First and foremost, Food Bank of the Rockies’ team. We discovered we are capable of so much more than we ever imagined. This pandemic has taught our team how to come together in a crisis. We don’t have a workforce that can work from the safety of their homes, and yet, when you walk through our distribution centers, people’s moods are high, smiles abound, and people are happy to be here. And our volunteers are grateful to have an opportunity to make a difference while having their safety prioritized. I am so incredibly thankful to our staff and volunteer teams for making this possible, even amidst the challenges. And our donors have been with us in lockstep. By the end of this fiscal year in June, we will have accomplished roughly eight years’ worth of growth in two years.

What do you see ahead for Food Bank of the Rockies when you’re not in full pandemic mode?

volunteers and staff working in the food bank's distribution center

We don’t foresee a “going back to normal.” Food insecurity is going to rebound slowly; we’ve stopped trying to estimate a timeframe. However, there are things that we will carry with us in our future—listening and responding to community needs and thinking outside the business model of how we’ve always operated. Some of the first calls we received during COVID presented new needs necessitating nontraditional ways of serving people, such as how to provide nourishment to kids no longer at school. We were reinventing and reconsidering everything. We answered every new, unexpected need with how rather than if. We’ve become nimble, flexible, and innovative—organizational traits that will serve us in our future.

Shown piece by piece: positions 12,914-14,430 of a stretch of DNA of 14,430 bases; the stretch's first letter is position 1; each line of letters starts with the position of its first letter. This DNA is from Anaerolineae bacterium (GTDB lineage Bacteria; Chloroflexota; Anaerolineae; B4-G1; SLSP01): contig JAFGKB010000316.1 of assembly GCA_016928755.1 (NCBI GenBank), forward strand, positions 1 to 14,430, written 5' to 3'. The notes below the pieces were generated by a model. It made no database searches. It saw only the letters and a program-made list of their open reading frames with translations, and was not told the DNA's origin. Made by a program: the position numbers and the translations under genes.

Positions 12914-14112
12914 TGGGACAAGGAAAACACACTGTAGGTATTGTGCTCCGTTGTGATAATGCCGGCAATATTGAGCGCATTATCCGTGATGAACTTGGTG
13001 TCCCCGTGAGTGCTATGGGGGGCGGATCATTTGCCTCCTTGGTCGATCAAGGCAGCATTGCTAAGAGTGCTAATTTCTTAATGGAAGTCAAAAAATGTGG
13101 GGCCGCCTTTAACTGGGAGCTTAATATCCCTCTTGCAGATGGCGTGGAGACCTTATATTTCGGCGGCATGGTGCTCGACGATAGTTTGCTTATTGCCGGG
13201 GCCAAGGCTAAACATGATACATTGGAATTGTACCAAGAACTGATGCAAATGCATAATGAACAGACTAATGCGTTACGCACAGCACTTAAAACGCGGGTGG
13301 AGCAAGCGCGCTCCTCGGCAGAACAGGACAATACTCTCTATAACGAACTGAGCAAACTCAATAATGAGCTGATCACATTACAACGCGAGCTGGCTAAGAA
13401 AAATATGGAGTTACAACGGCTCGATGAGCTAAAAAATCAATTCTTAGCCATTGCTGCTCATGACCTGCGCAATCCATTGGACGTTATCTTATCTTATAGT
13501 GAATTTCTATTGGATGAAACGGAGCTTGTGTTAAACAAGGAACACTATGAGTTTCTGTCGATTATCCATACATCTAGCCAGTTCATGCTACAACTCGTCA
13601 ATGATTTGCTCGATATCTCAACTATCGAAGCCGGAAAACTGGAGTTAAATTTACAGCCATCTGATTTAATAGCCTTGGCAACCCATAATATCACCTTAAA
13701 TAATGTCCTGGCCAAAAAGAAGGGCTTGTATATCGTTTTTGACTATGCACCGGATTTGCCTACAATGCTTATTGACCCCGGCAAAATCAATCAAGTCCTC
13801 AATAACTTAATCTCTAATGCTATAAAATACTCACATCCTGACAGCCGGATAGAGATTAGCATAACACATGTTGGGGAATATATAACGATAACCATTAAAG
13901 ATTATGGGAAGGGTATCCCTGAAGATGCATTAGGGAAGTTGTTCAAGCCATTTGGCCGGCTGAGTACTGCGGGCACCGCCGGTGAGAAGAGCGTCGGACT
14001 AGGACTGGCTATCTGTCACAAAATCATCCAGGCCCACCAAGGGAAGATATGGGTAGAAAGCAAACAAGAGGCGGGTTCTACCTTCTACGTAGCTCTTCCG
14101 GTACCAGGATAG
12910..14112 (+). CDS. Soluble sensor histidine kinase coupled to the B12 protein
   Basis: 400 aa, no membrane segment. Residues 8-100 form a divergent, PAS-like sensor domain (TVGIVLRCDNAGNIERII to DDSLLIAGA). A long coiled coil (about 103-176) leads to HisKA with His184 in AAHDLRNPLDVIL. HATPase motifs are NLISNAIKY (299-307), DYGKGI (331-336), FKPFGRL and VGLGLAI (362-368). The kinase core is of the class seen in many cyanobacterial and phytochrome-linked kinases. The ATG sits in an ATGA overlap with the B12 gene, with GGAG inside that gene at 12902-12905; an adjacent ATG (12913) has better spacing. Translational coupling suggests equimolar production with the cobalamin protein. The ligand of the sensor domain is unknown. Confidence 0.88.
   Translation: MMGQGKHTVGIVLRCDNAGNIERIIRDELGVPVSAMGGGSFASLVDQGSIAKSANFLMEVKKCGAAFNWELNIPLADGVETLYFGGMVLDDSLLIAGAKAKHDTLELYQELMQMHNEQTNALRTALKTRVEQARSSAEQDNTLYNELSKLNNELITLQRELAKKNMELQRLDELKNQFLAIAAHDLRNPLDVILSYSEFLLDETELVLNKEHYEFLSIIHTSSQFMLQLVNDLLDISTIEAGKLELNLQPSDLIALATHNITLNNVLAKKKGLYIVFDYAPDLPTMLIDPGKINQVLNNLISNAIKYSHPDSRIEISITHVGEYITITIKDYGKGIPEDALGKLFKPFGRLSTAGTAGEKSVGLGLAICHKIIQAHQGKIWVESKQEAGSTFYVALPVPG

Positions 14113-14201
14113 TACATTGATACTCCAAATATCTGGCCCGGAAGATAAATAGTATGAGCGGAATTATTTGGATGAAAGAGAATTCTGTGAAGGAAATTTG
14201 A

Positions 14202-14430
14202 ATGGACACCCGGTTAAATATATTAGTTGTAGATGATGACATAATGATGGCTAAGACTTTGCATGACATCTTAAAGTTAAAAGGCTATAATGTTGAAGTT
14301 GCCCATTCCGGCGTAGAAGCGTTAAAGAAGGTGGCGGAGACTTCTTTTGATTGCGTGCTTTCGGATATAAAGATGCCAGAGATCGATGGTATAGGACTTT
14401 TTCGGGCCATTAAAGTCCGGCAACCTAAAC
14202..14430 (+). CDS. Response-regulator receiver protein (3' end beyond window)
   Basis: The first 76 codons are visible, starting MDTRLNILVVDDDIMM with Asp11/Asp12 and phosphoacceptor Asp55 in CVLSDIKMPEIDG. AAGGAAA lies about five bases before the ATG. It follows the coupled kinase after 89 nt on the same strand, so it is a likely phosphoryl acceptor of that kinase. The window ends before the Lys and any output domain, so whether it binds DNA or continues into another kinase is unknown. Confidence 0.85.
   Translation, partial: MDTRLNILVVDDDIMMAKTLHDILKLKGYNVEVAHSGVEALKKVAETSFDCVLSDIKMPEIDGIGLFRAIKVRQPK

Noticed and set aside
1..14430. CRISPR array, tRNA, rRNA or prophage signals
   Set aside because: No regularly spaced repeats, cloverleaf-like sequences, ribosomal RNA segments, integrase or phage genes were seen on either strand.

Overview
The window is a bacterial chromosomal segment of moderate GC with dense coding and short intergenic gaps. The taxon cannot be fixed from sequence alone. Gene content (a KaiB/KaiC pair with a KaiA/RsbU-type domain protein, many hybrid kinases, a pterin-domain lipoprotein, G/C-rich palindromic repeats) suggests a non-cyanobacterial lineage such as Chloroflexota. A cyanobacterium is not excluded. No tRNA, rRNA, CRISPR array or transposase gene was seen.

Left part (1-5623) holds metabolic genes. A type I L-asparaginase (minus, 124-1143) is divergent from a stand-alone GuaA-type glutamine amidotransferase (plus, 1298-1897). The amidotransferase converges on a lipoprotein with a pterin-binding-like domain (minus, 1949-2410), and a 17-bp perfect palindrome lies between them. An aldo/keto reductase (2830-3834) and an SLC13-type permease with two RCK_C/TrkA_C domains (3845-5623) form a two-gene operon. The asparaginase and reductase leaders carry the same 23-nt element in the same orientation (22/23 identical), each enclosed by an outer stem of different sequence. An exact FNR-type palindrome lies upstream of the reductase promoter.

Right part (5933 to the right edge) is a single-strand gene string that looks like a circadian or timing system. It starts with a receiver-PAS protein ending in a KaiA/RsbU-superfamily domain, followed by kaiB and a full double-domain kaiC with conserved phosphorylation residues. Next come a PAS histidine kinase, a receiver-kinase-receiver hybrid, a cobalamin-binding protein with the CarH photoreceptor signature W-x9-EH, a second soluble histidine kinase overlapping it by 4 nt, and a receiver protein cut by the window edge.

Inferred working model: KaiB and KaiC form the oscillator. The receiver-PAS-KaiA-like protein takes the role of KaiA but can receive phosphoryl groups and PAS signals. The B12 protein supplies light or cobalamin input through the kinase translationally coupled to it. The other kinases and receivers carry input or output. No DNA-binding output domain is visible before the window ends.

How can people support Food Bank of the Rockies?

Two things. Refer people to us if they know someone facing food insecurity. And also, we’re depending on volunteers and donors. We’re here for the long haul, for as long as it takes, and we’re going to continue stepping up. We’re going to continue pushing the bounds of what we thought was possible, and we’re going to depend on our community—our donors and volunteers—to be here alongside us. For that—for you—we are tremendously grateful.